In the Dallas Morning News, publisher Jonathan Karp discusses the problems plaguing the publishing industry and offers five options for overcoming these problems:
1. Add more titles to augment sales.
But no one knows whether the books will sell! When a new project is acquired, we base our sales projections on the way similar books have performed in the marketplace – an assumption based fundamentally in blind hope. Often, these financial projections turn out to be more fictional than the novels we publish.
2. Sell more copies of existing authors and titles. A worthwhile endeavor, but also a difficult one in a retail environment that is essentially flat.
3. Ask popular authors to "increase output." Which can result in twice as many of those ingenious serial-killer books per year.
4. Diversify your "product line." Which is why there are six new diet books and presidential biographies every season: Publishers are engaged in an endless war for market share in the same limited categories, even though there's little demand for new books in many of them.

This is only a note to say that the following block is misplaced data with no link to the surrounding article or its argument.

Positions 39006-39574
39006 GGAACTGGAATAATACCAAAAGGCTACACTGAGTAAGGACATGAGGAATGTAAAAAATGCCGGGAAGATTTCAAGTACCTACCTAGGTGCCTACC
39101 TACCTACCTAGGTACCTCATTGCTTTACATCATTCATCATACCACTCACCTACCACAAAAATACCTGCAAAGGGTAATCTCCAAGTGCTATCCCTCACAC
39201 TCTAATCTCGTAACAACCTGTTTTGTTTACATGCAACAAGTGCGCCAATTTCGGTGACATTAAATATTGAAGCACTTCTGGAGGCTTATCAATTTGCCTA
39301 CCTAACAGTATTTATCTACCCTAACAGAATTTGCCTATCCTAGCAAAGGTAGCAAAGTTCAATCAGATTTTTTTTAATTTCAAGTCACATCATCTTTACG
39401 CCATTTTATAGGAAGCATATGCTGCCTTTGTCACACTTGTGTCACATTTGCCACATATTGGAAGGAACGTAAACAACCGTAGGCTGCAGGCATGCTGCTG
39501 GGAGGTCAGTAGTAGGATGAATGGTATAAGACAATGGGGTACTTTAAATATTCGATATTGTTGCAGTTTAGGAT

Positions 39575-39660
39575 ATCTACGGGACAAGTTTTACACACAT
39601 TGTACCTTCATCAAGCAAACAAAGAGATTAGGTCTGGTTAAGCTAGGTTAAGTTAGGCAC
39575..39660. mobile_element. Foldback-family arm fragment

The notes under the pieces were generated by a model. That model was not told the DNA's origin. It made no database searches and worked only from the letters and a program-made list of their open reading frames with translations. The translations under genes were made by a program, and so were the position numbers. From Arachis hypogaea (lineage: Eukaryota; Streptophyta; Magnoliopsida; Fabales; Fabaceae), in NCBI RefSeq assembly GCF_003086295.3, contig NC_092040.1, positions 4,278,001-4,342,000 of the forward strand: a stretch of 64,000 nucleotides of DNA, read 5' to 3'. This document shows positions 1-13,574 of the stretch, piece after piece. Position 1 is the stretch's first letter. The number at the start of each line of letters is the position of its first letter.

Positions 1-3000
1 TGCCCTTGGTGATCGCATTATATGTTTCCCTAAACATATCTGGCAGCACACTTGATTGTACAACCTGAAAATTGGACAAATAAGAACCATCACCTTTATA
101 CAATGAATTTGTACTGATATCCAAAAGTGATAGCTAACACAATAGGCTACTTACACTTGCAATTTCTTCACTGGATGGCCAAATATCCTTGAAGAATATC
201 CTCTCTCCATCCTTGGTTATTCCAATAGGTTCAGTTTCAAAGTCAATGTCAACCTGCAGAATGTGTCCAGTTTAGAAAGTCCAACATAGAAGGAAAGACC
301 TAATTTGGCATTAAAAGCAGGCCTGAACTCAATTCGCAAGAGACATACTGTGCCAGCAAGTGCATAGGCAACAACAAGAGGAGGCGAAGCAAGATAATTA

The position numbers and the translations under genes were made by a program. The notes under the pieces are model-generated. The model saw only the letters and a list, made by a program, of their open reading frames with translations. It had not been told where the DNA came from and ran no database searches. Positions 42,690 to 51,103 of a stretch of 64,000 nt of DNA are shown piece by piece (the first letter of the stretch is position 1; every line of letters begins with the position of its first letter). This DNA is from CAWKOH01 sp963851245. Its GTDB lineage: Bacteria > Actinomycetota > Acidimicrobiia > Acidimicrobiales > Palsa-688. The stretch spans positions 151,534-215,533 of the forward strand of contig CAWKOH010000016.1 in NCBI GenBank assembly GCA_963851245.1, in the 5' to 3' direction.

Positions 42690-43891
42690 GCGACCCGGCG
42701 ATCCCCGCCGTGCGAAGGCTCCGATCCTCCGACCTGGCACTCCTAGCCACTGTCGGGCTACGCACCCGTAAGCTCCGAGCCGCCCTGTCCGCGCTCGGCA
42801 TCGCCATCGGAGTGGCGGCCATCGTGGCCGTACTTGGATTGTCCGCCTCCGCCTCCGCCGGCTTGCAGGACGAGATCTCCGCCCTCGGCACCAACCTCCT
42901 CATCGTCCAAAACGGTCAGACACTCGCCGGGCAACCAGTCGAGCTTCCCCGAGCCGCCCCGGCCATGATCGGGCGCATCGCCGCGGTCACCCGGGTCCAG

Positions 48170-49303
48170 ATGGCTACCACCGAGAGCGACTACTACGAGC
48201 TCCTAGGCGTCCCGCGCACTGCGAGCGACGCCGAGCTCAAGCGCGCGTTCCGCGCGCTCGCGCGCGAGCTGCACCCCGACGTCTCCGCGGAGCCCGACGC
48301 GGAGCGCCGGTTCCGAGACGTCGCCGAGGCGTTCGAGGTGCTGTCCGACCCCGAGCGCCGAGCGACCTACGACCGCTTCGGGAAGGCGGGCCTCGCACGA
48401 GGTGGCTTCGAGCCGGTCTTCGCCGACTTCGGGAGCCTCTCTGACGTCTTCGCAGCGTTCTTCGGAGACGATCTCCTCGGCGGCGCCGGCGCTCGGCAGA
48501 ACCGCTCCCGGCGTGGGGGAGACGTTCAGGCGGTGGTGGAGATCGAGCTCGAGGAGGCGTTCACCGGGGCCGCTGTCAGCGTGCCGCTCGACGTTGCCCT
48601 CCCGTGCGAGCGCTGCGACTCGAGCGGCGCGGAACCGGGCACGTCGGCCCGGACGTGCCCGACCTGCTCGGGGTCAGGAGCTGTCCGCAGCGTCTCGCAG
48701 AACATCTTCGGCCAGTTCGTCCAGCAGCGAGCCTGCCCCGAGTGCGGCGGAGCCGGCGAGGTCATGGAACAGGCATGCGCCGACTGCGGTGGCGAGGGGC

5. Cut costs, pray to the gods of movie tie-in paperback editions, or hope that one of your authors gets his or her own talk show.
Given those pressures, I understand why a conscientious publisher would choose the first option – to add titles fast and hope to catch some cultural wave. Think of Hannah Montana, Obama-mania, entrepreneurial self-promoters with a brand to build or political provocateurs such as Jonah Goldberg, whose pointless thought exercise Liberal Fascism is just the latest example of what the late Sen. Daniel Patrick Moynihan once termed "boob bait for the bubbas."